grid_view Energy Demand, Efficiency & Access

Some positive changes have happened but more efforts are needed to ensure compliance with BEE’s mandatory Standards and Labeling program for ceiling fans, notified in May 2022.   

Look Up. Chances are that you will find a ceiling fan moving air around and making your life bearable as the temperature soars. About 88% of the households in India own ceiling fans in addition to the small shops and offices. There are about 40-50 crore ceiling fans in India with about 3-4 crore new fans added every year. Ceiling fans contribute to about 40% of the total residential electricity consumption which in turn contribute to more than a quarter of India’s total electricity consumption. If all the current ceiling fans were to be replaced by the most efficient ones available in the market today, we can reduce about 20% of our total residential electricity consumption. This has multiple benefits including reducing electricity bills and mitigating climate change. In this context, the Bureau of Energy Efficiency (BEE) made the Standards and Labeling (S&L) program mandatory for ceiling fans starting May 2022 to improve the overall energy efficiency of the ceiling fans being sold in India. Fan manufacturers had 6 months to sell off their existing stock of unlabelled fans. After that, no ceiling fan was to be sold without a star label. Previously, in June 2020, BEE significantly revised the standards resulting in the new 5-star fan being super-efficient and the new 1-star fan being the older 5-star fan. These two decisions can radically improve the energy efficiency of ceiling fans in India. However, it can be an uphill task particularly because only 10% of the models sold were under the voluntary S&L program before it was made mandatory. We highlighted some challenges and made a few recommendations in our previous article on this topic in July 2022 . In this article, we take stock of the on-ground situation nearly a year after the mandatory labeling program was introduced in 2022.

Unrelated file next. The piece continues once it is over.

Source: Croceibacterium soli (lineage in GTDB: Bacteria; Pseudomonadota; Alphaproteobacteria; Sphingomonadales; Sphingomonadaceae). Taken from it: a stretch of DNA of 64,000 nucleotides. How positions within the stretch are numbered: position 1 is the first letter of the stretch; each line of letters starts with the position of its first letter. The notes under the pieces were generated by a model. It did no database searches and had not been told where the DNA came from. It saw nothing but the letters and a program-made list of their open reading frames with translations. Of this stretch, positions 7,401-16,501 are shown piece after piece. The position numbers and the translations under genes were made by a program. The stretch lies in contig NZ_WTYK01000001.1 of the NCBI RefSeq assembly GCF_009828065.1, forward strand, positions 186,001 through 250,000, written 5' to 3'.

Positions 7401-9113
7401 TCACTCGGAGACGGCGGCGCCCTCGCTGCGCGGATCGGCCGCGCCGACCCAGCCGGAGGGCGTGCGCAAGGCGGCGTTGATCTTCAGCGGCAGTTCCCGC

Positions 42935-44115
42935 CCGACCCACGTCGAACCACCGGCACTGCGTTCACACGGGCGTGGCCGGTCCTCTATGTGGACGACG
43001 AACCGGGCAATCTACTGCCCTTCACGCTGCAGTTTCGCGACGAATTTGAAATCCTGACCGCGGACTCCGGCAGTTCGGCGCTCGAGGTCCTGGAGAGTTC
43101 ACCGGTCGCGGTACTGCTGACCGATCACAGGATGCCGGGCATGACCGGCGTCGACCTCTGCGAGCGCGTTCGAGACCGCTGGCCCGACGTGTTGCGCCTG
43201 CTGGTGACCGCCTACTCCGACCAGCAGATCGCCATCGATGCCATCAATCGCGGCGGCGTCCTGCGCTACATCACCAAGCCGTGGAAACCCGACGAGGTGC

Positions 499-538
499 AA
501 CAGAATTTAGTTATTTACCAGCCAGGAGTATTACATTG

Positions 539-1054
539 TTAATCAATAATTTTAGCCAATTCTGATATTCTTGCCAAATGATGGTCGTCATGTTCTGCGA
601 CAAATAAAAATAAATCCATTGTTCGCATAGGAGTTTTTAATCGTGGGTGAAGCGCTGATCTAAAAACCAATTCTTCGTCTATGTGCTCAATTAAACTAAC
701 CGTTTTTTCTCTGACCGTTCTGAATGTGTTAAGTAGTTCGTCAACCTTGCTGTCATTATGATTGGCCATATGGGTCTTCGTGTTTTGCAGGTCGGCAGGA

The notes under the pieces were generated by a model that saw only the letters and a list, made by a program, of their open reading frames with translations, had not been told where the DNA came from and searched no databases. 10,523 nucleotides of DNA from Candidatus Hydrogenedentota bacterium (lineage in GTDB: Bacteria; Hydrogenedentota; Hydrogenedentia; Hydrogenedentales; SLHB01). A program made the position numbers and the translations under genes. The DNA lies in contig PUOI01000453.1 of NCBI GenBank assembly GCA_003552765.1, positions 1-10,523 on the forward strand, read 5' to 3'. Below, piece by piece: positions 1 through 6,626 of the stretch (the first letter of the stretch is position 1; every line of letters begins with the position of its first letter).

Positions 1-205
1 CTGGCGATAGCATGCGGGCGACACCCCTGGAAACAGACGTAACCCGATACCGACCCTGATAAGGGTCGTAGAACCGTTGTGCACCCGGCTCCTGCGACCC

Almost all the manufacturers have star rated models